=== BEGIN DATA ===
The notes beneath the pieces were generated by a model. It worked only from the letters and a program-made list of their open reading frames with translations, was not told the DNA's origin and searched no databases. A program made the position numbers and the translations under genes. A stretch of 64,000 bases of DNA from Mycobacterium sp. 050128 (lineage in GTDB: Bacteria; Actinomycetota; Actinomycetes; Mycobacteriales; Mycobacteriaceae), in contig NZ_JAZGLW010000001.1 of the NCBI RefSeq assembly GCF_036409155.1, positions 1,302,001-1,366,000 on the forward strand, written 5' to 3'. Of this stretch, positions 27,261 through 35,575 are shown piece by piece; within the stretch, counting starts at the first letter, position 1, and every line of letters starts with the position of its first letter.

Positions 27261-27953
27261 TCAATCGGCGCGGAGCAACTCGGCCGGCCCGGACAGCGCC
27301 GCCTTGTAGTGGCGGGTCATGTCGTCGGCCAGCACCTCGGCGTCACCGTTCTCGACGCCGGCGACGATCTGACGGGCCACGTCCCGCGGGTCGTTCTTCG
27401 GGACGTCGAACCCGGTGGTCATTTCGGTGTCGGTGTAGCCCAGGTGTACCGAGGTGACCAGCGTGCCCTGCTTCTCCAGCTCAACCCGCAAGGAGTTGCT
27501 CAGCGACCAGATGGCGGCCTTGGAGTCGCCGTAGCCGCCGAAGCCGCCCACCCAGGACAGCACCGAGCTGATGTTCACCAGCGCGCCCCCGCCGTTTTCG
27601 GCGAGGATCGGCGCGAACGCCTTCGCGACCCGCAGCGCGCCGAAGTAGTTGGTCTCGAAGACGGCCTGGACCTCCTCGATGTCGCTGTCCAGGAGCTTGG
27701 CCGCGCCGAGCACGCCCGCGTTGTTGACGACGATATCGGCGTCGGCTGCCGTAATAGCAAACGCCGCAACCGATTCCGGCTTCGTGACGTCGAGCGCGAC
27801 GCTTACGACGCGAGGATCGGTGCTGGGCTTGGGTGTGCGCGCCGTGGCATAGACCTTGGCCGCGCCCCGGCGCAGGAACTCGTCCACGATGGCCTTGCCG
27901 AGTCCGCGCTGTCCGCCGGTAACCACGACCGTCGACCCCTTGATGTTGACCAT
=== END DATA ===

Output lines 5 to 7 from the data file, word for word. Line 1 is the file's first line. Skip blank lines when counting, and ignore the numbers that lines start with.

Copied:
27401 GGACGTCGAACCCGGTGGTCATTTCGGTGTCGGTGTAGCCCAGGTGTACCGAGGTGACCAGCGTGCCCTGCTTCTCCAGCTCAACCCGCAAGGAGTTGCT
27501 CAGCGACCAGATGGCGGCCTTGGAGTCGCCGTAGCCGCCGAAGCCGCCCACCCAGGACAGCACCGAGCTGATGTTCACCAGCGCGCCCCCGCCGTTTTCG
27601 GCGAGGATCGGCGCGAACGCCTTCGCGACCCGCAGCGCGCCGAAGTAGTTGGTCTCGAAGACGGCCTGGACCTCCTCGATGTCGCTGTCCAGGAGCTTGG